This existence is almost more frustrating than the one Spurs supporters had grown accustomed to. There was almost no doubt that Modric or Bale would leave– in their minds, the club’s planning, and even the fans’ hearts. We were a big club, but not big enough. Perhaps that reality still prevails. That the edifice being completed in N17 is simply a mirage– we will simply become a better and more consistent also-ran.
Yet the progress of the past four years– inextricably linked to both manager and star player– has defied the odds so far. No trophy, it is true. But how could this loanee with seemingly limited potential become the best goal scorer on the planet? How could this Argentine with a mixed managerial record in Spain and a season and a half in England become the best Spurs chief since Bill Nick? How could it be us that challenged for the title two years running, and not our better-heeled rivals? And how could it be us that generates a bushel of transfer rumours every week– that fact alone a testament to how far we have become?
There was almost no doubt that Modric or Bale would leave– in their minds, the club’s planning, and even the fans’ hearts. We were a big club, but not big enough
The timing is extraordinary. This is the summer before the new ground opens. This is the summer where Madrid must choose to reboot– out with the manager, in with the new core because CR7 and several others are getting on in years. Poch and Kane know their value might be as high in a year or two, but probably is at its zenith. It could drop– for both. Poch doesn’t want the other job in Spain, if one can believe his Espanyol roots will dictate that decision. What other job is there then?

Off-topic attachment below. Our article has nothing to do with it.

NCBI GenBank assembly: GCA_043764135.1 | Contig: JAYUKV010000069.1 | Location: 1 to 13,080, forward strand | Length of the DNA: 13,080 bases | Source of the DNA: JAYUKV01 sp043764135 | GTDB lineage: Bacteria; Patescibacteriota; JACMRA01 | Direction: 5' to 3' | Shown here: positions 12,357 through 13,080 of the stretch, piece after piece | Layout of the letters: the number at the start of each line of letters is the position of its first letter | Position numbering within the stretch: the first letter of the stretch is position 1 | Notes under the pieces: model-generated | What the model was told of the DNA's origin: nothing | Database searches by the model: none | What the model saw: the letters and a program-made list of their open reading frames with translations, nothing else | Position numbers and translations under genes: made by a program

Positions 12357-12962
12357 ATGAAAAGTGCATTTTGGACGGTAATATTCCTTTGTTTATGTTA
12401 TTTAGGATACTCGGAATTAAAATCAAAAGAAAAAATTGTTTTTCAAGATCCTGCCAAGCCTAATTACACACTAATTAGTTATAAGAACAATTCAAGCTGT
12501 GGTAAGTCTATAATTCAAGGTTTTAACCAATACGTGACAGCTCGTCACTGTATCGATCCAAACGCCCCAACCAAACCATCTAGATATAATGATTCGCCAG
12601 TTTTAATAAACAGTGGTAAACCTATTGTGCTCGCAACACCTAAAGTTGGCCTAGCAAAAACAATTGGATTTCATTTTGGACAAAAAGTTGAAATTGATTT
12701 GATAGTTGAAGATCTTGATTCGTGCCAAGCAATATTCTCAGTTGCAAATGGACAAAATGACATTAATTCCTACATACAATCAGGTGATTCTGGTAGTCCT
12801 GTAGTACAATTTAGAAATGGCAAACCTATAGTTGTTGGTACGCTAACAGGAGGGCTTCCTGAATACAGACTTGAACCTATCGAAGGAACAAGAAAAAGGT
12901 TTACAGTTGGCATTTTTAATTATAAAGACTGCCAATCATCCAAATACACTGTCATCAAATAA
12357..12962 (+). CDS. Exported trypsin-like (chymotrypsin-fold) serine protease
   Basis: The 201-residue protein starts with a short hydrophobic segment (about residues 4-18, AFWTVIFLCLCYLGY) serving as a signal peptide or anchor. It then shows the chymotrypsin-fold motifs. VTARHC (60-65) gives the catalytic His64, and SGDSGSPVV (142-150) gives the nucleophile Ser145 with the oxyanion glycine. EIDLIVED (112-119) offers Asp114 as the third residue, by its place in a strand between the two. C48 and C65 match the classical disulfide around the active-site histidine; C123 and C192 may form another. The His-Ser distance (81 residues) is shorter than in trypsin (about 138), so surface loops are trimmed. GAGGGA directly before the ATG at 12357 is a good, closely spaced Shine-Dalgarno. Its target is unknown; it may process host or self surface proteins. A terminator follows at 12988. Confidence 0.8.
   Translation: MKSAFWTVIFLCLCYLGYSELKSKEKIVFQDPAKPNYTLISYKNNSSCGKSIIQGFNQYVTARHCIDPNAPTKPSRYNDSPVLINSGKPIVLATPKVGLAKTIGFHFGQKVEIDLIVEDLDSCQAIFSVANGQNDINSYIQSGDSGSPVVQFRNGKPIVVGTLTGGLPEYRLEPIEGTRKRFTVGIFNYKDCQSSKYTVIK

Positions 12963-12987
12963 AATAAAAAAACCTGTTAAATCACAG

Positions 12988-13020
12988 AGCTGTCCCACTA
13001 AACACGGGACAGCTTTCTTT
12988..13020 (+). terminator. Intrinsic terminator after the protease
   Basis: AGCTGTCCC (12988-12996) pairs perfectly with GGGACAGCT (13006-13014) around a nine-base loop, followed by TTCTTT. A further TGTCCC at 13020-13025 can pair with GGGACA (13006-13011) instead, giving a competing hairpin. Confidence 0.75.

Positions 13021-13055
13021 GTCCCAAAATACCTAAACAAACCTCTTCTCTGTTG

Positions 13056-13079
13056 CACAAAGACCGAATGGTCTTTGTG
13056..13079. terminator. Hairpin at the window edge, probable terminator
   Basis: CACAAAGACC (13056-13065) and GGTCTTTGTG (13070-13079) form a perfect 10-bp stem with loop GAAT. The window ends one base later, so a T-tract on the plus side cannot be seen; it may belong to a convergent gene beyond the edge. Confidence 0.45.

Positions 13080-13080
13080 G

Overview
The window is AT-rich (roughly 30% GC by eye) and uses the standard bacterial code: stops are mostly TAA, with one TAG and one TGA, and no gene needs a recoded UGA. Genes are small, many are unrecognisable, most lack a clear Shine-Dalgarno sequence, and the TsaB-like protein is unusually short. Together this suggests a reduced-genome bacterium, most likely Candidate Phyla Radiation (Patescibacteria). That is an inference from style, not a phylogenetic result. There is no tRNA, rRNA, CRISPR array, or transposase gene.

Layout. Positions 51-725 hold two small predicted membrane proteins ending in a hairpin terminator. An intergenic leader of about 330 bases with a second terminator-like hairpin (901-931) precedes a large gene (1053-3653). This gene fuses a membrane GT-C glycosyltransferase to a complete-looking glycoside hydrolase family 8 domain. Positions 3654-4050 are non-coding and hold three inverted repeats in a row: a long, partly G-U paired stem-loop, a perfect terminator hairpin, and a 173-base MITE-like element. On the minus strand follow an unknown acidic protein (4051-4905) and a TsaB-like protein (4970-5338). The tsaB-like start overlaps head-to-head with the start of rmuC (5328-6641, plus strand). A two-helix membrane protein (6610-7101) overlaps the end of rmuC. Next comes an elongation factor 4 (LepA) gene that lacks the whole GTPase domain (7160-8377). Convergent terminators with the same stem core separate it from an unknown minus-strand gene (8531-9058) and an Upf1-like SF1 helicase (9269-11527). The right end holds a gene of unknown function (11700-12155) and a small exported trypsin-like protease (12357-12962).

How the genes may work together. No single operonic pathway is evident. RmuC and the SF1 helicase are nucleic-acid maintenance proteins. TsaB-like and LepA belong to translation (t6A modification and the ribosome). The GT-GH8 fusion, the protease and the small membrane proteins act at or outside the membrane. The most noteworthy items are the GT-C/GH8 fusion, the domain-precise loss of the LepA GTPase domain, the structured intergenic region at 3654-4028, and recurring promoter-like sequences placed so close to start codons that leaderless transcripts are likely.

A mercurial PSG ownership as likely to botch their attempt to matter as they are to pull it off?
Man United following the Special One?
Horizontal moves each if more lucrative.
Kane knows he is one serious injury away from fading back into the ranks of the Very Good. He has a World Cup in his prime, and then a big payday for someone. Does he care about Shearer’s record? Is his loyalty to his boyhood team enough to defer or deny the biggest reward of them all?
And how could it be us that generates a bushel of transfer rumours every week– that fact alone a testament to how far we have become?
And so we await these next five months with tingling anticipation. We might just grab a domestic trophy if Poch can win two more away games against weaker competition (Rochdale is about to kick off) and then two Wembley games against our peers. (Well, that might be a liberal classification in terms of City) If we get past Juve we will surely have the most attractive quarter final draw in almost every scenario (Shakhtar or Roma could happen. i would prefer it wouldn’t). Madrid? Barca? Bayern? Any of our English rivals? Any of them will be the best home and home tie in a generation.
It does all seem surreal. This is not the arc that Spurs were ever supposed to be. But it is about to get very real. The dreamer in me says “Don’t leave, Harry. Please stay, Poch. See it through– at least for another year. You are each so close.” The realist says if the big money/opportunity comes, what would any of us do if we were them? We’d take it. So let’s settle down and enjoy these next three months. It might be the best of Spurs we will ever see. it might be the first act of an unparalleled era of success. It might be almost anything. It is why they play the games, because as Peter O’Toole/TE Lawrence once said, “nothing is written.”